Source:Winnipeg Free Press (CN MB) Author:Buors, Chris Area:Manitoba Lines:34 Added:08/31/2017

Re: Winnipeg in grips of meth problem, say police (Aug. 27)

Winnipeg police spokesman Const. Jay Murray is wrong when he says "the majority of property crime in the city is related to the methamphetamine subculture." Drug prohibition is responsible, just as it was when cocaine was the drug de jour in the past.

The drug problem boils down to some people want to use those drugs and other people don't want them to.

The short of it is that it is none of your business what drugs the next door neighbours are using since none of that use harms you.

Repeal drug prohibition and the majority of property crime would end since these drugs that people want could be obtained for cheap and of a known purity at the local pharmacy.

Chris Buors



6 CN ON: Dozens Making Use Of New Safe-Injection SiteSun, 27 Aug 2017
Source:Toronto Star (CN ON) Author:Poisson, Jayme Area:Ontario Lines:97 Added:08/29/2017

Temporary clinic has been open for a week in building at Victoria and Dundas Sts.

It has been nearly one week since Toronto opened its first city-run site for people to use illegal intravenous drugs and, so far, three dozen people have used the controversial service.

"We are thrilled to be offering this life-saving service to the community," Dr. Rita Shahin, Toronto Public Health's associate medical officer of health, said Saturday.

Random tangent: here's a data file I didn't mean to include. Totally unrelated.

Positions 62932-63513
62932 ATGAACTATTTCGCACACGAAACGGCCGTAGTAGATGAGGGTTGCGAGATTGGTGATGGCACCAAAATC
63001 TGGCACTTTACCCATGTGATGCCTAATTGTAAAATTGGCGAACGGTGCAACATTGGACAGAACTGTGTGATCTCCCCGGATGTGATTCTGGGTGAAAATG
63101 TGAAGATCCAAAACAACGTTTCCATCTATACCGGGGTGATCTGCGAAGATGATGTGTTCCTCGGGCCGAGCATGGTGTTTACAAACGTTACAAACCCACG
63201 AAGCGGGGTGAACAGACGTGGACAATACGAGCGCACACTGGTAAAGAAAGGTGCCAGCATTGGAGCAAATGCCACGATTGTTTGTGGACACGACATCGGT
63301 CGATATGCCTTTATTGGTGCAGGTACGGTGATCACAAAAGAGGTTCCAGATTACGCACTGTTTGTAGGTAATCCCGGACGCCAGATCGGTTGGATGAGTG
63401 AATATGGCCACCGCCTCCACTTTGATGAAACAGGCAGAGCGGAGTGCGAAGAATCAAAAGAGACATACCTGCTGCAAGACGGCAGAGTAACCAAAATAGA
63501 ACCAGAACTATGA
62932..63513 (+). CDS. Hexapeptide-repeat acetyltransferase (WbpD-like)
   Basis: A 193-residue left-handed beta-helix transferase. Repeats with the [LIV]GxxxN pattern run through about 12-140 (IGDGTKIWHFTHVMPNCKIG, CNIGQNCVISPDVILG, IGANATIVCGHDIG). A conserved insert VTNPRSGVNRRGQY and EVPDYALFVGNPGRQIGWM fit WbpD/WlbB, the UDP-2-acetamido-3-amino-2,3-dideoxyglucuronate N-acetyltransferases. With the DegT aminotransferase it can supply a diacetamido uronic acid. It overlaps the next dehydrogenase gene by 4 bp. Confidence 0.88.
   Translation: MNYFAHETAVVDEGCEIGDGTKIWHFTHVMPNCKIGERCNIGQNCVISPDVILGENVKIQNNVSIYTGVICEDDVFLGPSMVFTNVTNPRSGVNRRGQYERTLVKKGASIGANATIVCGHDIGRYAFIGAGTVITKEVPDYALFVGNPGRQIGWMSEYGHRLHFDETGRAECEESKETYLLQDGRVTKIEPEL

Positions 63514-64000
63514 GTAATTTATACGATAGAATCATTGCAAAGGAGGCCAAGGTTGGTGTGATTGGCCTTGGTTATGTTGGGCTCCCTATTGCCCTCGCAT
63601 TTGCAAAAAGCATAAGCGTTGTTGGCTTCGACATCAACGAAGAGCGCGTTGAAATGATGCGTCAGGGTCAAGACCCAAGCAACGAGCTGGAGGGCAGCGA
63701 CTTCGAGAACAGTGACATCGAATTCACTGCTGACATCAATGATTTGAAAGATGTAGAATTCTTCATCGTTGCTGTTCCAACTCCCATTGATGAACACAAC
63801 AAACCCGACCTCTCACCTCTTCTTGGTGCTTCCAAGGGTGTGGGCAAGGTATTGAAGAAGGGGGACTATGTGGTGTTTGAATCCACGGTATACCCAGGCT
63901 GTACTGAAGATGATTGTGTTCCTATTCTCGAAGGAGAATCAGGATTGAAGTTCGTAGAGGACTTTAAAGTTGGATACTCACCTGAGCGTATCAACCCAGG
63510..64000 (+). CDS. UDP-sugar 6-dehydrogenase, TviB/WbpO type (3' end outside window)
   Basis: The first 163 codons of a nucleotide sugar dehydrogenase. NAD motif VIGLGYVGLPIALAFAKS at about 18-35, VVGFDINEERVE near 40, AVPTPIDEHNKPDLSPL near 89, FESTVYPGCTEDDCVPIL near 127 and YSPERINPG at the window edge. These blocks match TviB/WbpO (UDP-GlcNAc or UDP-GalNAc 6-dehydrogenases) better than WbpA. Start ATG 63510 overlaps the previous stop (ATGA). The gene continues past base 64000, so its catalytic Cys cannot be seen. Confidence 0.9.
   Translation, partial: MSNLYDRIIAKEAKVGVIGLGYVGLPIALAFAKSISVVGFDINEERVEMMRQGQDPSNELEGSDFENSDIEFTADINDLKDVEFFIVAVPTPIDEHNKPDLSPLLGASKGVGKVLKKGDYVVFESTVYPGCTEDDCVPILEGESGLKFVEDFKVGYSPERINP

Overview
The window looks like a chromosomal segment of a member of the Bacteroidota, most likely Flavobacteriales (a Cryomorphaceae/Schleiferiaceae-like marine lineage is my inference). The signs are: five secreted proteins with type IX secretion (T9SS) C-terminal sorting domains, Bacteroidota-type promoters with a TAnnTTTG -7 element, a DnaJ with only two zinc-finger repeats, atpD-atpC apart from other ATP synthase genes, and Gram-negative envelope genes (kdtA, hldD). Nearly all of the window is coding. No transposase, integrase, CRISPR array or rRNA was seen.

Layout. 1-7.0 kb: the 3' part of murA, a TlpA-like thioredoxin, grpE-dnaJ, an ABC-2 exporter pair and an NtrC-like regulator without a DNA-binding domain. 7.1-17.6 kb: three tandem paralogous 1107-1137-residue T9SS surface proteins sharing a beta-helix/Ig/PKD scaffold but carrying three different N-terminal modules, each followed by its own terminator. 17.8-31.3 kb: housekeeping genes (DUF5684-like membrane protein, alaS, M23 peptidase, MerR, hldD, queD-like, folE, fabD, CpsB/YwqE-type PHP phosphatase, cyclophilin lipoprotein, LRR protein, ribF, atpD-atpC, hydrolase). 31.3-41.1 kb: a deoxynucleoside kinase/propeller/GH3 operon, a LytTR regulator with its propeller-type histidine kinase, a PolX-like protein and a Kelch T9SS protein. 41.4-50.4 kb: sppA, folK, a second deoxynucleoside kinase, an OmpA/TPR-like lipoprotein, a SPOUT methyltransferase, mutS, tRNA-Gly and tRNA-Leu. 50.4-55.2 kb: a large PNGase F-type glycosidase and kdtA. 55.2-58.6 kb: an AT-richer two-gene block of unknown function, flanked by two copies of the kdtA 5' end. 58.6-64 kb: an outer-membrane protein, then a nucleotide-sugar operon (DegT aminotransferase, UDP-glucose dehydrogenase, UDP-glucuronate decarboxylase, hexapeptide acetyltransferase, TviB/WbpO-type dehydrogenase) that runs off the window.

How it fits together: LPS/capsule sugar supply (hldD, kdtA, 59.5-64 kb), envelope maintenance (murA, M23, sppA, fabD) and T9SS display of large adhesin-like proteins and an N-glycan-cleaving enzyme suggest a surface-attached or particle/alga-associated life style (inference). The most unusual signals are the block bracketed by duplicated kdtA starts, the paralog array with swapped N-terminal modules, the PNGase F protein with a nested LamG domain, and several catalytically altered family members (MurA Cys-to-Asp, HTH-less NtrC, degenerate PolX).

"The very first client that we had when we opened our doors, to us, represents a potential life that we may have saved. We had 36 visits in just five days, which . . . represents a great success. We look forward to more people becoming aware of the service and helping more people in our community."

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7 CN ON: Safe Injection Site Opens Its DoorsTue, 22 Aug 2017
Source:Toronto Star (CN ON) Author:Rider, David Area:Ontario Lines:81 Added:08/25/2017

Temporary space a stopgap until the three planned permanent sites open in fall

Toronto has taken a controversial step to combat overdose deaths, opening its first city-run site for people to use illegal intravenous drugs.

"It provides a safe environment for people who are going to use drugs," Dr. Eileen de Villa, Toronto's chief public health official, told reporters outside the building at Victoria and Dundas Sts. that already houses The Works needle-exchange program.

"We know both through research and lived experience it's highest risk for overdose and deaths when people . . . use alone," she said. "We provide a safe environment, a supervised environment for people to use their drugs safely, so they minimize harm to themselves."

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8 CN AB: Front Line Praised In Drug FightWed, 23 Aug 2017
Source:Calgary Sun, The (CN AB) Author:Potkins, Meghan Area:Alberta Lines:39 Added:08/23/2017

Alberta's justice minister says the province's law enforcement communities are having to "constantly" adapt in their efforts to combat the evolving methods of illicit drugmanufacturers.

Following news that health workers have found possible fentanyl-laced stickers in Calgary and Edmonton, Kathleen Ganley said police are doing a "very good job" of staying on top of drug trends. That vigilance is key, Ganley says.